New Media

one mil investment for advice


From BBC News – Tories ‘would pay £1m for public policy making website’]

Seems the Tories have discovered crowdsourcing – a little late.  Shadow culture minister Hunt says,

“It is crazy that [policies] have gone wrong when you’ve got lots and lots of, for example, retired health professionals, retired policemen, people in the teaching profession, who have huge knowledge and expertise…

“Is there a way that we can use the internet … to try and avoid some of these howlers so a future Conservative government can not just have good policy ideas but execute policy in a much more considered and thought-through way?”

Of course there’s a way of bringing people into the conversation, Mr Hill, and Lib Dem Jenny Willot (bless) is willing to give the Tories advice for free.  Well, almost free. She gets an obligatory snipe in at the end.

For the Liberal Democrats, Work and Pensions spokesperson Jenny Willott MP said: “This prize is clearly a publicity stunt and a total waste of taxpayers’ money.

“There are already a multitude of ways to communicate with large numbers of people online, from Facebook to discussion groups.

“Maybe the Tories are so out of touch they don’t know what’s out there, but they shouldn’t waste £1m of public money reinventing the wheel.”

Of course, crowdsourcing won’t solve the problem of Getting It Right unless you listen to the sources.  So here’s hoping that a £1m investment means the Tories would value what their sources tell them.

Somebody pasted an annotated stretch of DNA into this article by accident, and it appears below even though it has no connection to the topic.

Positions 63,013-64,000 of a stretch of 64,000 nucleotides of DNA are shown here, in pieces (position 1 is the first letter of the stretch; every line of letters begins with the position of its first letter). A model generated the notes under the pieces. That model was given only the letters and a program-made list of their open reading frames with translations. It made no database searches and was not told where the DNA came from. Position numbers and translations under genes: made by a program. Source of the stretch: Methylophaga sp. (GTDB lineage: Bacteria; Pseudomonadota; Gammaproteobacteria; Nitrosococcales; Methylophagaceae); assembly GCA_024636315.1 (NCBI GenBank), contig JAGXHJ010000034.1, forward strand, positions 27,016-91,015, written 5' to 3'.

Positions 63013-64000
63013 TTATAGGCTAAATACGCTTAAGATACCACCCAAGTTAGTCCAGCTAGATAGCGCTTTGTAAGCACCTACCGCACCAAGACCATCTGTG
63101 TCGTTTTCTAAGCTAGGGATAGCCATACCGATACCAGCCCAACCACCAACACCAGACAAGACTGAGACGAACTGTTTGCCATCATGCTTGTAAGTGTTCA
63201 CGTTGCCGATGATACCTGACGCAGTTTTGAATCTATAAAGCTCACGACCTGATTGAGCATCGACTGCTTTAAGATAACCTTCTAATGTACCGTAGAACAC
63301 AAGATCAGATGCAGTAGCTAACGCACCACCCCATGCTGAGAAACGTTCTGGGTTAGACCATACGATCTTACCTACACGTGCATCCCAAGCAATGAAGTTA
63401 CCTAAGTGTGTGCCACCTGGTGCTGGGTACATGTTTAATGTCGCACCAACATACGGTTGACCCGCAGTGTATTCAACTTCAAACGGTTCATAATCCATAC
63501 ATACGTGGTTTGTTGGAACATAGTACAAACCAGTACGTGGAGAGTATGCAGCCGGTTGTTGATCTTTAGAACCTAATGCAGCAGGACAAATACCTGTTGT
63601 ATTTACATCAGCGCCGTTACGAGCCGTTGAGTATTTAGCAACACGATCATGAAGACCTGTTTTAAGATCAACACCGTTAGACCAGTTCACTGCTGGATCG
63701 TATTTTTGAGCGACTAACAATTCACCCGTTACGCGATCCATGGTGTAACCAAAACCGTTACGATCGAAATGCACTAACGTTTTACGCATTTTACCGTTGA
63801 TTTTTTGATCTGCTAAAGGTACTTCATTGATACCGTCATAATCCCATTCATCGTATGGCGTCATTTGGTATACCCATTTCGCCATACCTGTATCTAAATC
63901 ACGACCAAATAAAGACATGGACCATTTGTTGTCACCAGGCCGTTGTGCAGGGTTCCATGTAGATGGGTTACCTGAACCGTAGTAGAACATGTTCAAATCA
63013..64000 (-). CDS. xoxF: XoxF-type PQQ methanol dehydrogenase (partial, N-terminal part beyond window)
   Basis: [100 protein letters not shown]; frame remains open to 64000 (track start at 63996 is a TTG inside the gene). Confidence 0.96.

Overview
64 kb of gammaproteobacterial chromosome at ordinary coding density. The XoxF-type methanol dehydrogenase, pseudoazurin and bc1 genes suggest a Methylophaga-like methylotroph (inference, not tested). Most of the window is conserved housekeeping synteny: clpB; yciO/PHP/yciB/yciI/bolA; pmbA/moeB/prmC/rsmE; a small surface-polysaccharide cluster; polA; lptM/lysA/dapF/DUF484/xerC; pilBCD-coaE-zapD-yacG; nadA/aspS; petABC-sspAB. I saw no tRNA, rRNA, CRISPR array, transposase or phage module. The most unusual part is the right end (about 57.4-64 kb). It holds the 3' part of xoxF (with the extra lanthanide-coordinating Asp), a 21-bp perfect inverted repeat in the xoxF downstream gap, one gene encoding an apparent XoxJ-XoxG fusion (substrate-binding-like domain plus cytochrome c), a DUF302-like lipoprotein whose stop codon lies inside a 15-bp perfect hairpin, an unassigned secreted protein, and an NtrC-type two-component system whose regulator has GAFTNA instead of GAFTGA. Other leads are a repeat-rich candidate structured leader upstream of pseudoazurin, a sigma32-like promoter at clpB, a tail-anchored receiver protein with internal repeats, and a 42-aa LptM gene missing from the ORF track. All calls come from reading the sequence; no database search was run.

this way to the museyroom

joyce-1.jpgI’ve been reading Shirky’s HCE (nice to see a TIP callusion to Sterne Swift Joyce), so when I came across this final paragraph at Abject Learning, it leapt right out for the noticing. In Just to recap: we can find what we need, but will we find you? Brian Lamb is writing about a (really more sensible) option to creating a professionally-indexed (that is, filtered) TIP database of learning objects. Something involving cooperative production, perhaps. Recipe follows.

• Assemble your ingredients. ZaidLearn saved us a lot of hassle by assembling this handy list of open educational resource (OER) sites.

• You knew that Google already allows you to set up your custom search engine by whatever domains you wanted, right? So Tony Hirst took the ZaidLearn list and used it to quickly create an OER Search Engine. You can put the search box anywhere you want, including right here, just by cutting and pasting a little HTML:

Then Scott gets it into his disturbingly shaved head to have the list of supported search domains run off of a wiki, so anybody can come in and add resources collections. I added a few bits, including the Creative Commons rich media search, though it might be necessary to paste in some of the specific collections.

But the paragraph that struck me was this:

As far as I know, Zaid Ali Alsagoff, Tony Hirst and Scott Leslie have never met, and there is no coordinating body to facilitate their collaboration. What is required (in addition to Google’s scary hegemonic presence providing a powerful platform) is openness. The resources need to be indexed on the open web, and when people do cool stuff and then blog about it, others can take the work to unexpd places.

That says a lot about earlier experiments with proprietary learning TIP objects our local system still puts its faith in.

Now yiz are in the Willingdone Museyroom.